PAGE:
But it was clear that Lee was going for something more than illustrating the deadening effect of racism. He wants us to wake up.
No Question Mark Box Here; Super Mario Delivers a 1-Up in Theaters
If you were born in the ’80s, ’90s, or literally ANY decade after those, you know about Super Mario. A cultural phenomenon was brought to life on the big screen this last weekend. One that has not only stood the test of time but reinvented itself time and time again. This wasn’t even the first time it’s been made into a movie but, well, let’s be honest.. some of us choose not to acknowledge the LIVE action adaptation of the beloved game from 30 years ago.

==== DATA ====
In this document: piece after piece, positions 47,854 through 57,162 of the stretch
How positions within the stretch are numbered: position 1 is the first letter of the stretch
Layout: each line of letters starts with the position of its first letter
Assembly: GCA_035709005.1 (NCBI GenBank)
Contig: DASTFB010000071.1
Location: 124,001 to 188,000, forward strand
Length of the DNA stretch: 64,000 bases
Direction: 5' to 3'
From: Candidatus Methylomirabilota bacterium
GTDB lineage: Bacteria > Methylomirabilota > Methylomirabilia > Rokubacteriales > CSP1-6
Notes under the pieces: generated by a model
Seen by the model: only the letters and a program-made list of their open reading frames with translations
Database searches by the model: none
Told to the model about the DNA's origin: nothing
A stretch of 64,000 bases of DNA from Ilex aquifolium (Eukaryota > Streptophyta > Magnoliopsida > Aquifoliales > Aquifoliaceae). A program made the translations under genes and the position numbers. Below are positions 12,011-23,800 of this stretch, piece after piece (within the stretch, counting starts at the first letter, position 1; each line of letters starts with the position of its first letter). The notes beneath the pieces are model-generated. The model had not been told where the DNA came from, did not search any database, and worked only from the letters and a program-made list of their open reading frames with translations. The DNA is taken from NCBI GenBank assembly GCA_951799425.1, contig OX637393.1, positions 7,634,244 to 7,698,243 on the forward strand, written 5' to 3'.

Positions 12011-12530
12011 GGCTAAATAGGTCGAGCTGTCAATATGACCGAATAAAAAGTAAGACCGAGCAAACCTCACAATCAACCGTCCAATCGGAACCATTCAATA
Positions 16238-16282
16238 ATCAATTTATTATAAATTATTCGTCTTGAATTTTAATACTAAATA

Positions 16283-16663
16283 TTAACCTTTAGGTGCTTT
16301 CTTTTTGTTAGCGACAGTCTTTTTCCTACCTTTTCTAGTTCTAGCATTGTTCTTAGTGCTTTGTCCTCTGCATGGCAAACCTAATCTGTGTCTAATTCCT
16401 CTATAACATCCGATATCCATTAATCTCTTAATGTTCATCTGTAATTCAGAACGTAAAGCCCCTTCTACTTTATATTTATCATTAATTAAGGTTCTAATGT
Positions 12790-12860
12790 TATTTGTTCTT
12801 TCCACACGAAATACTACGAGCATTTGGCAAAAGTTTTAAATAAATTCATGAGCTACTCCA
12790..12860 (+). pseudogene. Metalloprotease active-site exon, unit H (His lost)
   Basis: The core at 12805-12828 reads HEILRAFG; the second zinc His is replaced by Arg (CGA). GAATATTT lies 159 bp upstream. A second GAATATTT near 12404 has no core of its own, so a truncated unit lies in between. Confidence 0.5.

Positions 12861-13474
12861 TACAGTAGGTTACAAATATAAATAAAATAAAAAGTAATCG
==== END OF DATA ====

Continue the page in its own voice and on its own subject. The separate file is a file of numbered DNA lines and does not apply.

It was pretty bad… But this was animation. ILLUMINATION animation at that. The Universal company that brought us Gru and his Minions, showed us the Secret Life of Pets, and gave us a reason to SING! Still, I had my reservations and even some concerns, especially when the casting was announced.
Eyebrows were raised. As big of stars as they were on paper, could they really deliver on voicing characters from a staple of our childhood? They did.
Chris Pratt and Charlie Day may not be Italian, and Jack Black may not be a King or Turtle creature from the Mushroom Kingdom, but they make the characters their own all while paying homage to the lore of a video game.